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Your source for news, updates and guidance on all things trademarks and intellectual property.

Alt Legal and Corsearch LiveAI on the Prize: Ethical considerations for emerging technologies

Alt Legal Team | January 24, 2024
4 min read

On March 19, 2024 at Alt Legal & Corsearch Live, former USPTO OED attorney Emil Ali presented the session, “AI on the Prize: Ethical considerations for emerging technologies.” During this session, he explained the ethical issues to consider when using AI technology, provided real-world examples of ethical concerns stemming from the use of emerging technologies, discussed existing and proposed legal frameworks that govern the use of AI in trademark law, and shared best practices for evaluating and utilizing emerging technologies in your legal practice.

Download the presentation materials here.

Top 10 Takeaways

  1. Keep in mind that about 10-15 years ago, cloud-based tech solutions were not permitted. This is analogous to practice right now when it comes to AI. AI is a great tool, but we must understand the technology and how a regulator understands the technology, whether it’s your state bar or the USPTO Office of Enrollment and Discipline (OED).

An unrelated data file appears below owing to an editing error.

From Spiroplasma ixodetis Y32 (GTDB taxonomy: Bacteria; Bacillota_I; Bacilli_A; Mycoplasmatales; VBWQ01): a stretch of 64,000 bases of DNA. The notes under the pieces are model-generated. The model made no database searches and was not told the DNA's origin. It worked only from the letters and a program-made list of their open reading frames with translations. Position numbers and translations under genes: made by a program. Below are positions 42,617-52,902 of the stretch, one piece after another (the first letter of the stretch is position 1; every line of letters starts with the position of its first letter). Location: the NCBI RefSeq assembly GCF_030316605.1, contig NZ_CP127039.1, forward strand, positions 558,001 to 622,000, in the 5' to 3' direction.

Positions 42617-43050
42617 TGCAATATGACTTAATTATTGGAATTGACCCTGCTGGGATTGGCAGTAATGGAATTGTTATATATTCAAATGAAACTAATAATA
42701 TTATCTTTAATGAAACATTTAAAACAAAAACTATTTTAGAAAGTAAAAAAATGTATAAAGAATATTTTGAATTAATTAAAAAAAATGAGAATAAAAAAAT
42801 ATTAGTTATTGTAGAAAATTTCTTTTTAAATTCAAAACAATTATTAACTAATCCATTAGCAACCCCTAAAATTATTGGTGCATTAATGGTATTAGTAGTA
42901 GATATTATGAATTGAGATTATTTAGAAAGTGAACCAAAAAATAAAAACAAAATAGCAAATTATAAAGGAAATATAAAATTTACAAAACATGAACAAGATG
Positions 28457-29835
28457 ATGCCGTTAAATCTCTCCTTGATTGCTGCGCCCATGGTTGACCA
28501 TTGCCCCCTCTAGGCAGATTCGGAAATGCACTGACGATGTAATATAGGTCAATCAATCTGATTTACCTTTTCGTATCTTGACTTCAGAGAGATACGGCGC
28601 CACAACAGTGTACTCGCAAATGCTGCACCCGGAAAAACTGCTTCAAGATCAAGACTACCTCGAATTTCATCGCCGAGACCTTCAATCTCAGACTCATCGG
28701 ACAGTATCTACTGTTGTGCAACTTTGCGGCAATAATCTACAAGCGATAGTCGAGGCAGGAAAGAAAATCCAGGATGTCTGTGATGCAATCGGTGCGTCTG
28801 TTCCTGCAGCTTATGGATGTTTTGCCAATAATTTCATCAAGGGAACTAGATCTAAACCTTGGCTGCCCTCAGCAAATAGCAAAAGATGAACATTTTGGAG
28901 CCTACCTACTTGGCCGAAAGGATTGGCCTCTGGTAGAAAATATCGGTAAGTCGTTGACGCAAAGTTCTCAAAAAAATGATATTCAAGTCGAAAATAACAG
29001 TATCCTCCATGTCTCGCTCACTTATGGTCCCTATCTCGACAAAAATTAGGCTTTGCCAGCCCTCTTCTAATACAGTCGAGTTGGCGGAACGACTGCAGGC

2. In the Crabill case, the attorney found cases on ChatGPT, didn’t read them, and didn’t verify that they were accurate. He discovered the cases were incorrect/fictitious before the motion was heard but didn’t alert the court. The judge said he couldn’t find the cases, and the attorney responded that the legal intern had found them. The attorney then filed an affidavit saying he used ChatGPT to find the cases. It wasn’t using ChatGPT that got him in trouble; it was that he lied about it and didn’t verify. With any tool you must verify—the same goes with Westlaw and Shepardizing.
  3. The Rule of Competence and AI: When using AI, it’s very important to understand the technology, and not necessarily the nitty gritty technical details, but specifically you need to know how it does and doesn’t work. You must also keep up with the terms of service and updates to the terms of service. Always vet the AI services you are using to confirm their data security practices and how prompts and information may be saved or used.
  4. The Rule of Confidentiality and AI: A concern with confidentiality and AI is if you perform a search and if you submit prompts to ChatGPT, these may become public and could create issues with confidentiality. Consider how to navigate this framework, balancing your duties to your client and your desire to do things efficiently by using technology.
  5. Unauthorized Practice of Law and AI: It’s improper to practice law in jurisdictions where you are not admitted, and you cannot assist others in other jurisdictions to practice law. You aren’t allowing AI to engage in law practice, but you do have a duty to supervise. After Avianca, there are more disclaimers on ChatGPT explaining it is not a lawyer. AI can be used to support lawyers but not by non-lawyers to sell legal services, nor can ChatGPT sell legal services.